Group Advocates for Medical Marijuana Patients in Kansas
August 07, 2007
A new, grassroots organization has been created in Kansas to advocate for legal protection of patients who use medical marijuana and for physicians who recommend the drug as part of a treatment program.
The group, known as the Kansas Compassionate Care Coalition, is committed to supporting those who use marijuana as a last resort when more traditional medications prove ineffective in addressing the effects of chronic pain, cancer, chemotherapy, AIDS, multiple sclerosis, epilepsy, glaucoma and other serious conditions.
“Our objectives are simple: To allow physicians – not politicians – to make decisions about what is best for patients and to protect citizens from the risk of arrest simply because they’re trying to gain relief from a major medical problem,” said Coalition Director Laura Green.
A nationwide Gallup Poll conducted in 1999 found that 73 percent of American adults favor “making marijuana legally available for doctors to prescribe in order to reduce pain and suffering.”
Twelve states that make up about 22 percent of the U.S. population already have enacted laws that allow the use of cannabis for medical purposes. An estimated 115,000 Americans have obtained physician recommendations to use marijuana for medical purposes in states with existing medical marijuana laws, according to the New England Journal of Medicine.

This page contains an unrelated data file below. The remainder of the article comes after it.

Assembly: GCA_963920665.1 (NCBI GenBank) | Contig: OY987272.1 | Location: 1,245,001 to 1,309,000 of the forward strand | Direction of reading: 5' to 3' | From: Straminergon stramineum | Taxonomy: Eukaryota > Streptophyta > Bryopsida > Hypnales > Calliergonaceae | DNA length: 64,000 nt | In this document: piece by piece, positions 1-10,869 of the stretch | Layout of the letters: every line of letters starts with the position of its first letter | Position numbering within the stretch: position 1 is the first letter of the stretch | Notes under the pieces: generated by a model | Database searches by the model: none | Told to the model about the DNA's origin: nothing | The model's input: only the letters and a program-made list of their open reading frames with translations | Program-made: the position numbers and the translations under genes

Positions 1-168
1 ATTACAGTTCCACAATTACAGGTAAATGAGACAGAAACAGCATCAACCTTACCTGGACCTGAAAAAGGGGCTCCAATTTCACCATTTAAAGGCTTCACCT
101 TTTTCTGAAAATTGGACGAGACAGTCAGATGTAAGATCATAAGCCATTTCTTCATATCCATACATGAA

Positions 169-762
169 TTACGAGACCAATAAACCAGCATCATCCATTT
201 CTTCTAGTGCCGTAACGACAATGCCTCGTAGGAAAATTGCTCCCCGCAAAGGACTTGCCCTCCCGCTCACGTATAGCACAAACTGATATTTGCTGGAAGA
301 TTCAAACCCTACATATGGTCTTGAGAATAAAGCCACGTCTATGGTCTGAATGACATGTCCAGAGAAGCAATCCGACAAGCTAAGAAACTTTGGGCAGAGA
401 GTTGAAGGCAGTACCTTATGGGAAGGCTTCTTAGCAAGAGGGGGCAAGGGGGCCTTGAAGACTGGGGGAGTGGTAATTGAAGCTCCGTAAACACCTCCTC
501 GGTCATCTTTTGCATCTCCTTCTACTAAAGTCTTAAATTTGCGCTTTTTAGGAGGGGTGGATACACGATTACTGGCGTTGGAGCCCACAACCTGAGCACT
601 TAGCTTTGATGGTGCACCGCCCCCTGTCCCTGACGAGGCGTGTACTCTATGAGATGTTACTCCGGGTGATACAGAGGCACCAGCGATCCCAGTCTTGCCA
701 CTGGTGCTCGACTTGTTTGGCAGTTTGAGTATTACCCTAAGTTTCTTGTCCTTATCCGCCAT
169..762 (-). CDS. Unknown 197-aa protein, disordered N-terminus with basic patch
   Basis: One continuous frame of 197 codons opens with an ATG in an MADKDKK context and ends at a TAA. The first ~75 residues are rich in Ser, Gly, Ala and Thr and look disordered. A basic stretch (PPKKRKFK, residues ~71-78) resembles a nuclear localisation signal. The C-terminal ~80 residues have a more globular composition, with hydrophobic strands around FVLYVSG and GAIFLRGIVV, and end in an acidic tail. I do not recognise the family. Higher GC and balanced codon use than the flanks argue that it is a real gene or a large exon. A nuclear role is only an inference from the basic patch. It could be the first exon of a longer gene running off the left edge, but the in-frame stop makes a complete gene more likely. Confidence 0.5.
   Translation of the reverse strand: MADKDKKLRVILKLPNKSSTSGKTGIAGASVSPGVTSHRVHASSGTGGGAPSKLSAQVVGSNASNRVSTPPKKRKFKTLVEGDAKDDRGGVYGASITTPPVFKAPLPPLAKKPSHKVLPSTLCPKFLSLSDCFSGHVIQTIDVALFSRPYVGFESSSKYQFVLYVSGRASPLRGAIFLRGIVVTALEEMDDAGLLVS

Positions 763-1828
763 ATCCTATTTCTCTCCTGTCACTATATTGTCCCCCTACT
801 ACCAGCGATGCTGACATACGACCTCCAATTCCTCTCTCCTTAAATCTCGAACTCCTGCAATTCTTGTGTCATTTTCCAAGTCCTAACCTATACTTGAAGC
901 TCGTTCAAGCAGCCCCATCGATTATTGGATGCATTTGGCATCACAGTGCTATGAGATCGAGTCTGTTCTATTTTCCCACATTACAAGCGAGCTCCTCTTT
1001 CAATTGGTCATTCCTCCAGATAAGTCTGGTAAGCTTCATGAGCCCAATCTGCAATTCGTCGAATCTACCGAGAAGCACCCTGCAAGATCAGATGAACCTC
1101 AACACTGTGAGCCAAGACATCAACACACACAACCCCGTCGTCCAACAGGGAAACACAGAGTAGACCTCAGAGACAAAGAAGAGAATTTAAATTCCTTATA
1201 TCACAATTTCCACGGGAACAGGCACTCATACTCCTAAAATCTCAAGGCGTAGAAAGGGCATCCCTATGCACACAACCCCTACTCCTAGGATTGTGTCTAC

In addition, a growing number of mainstream medical organizations have voiced support for the use of medical marijuana under a physician’s supervision, including the American Academy of Family Physicians, the American Public Health Association and the American Nurses Association. The New England Journal of Medicine also has editorialized in favor of patient access to marijuana.
“No one should face the ordeal of arrest and possibly prison because they want to feel better,” Green said. “That’s why the Compassionate Care Coalition is working closely with state legislators, law enforcement officials, healthcare leaders and others to pass laws that will help our fellow Kansans in their time of need.”
In Kansas, the possession of any amount of marijuana for whatever purpose currently is punishable by up to one year in jail and a fine of up to $2,500. Cultivation of five or more marijuana plants, even for medical purposes, is a felony punishable by 11 to 17 years in prison.
Green said that common misconceptions about medical marijuana have been shown to be inaccurate. A 2002 study by the Government Accounting Office, for example, found no evidence that abuse of medical marijuana laws was routinely occurring in states that had passed medical marijuana legislation.
“We look forward to working with the growing number of Kansans who believe that our fellow residents have a right to access medical marijuana if it is recommended by their physician,” Green said.
The Kansas Compassionate Care Coalition currently has more than 400 members and chapters in NE Kansas and Wichita. The group includes concerned patients, doctors, nurses, caregivers and others. For more information see the coalition web site, www.ksccc.org.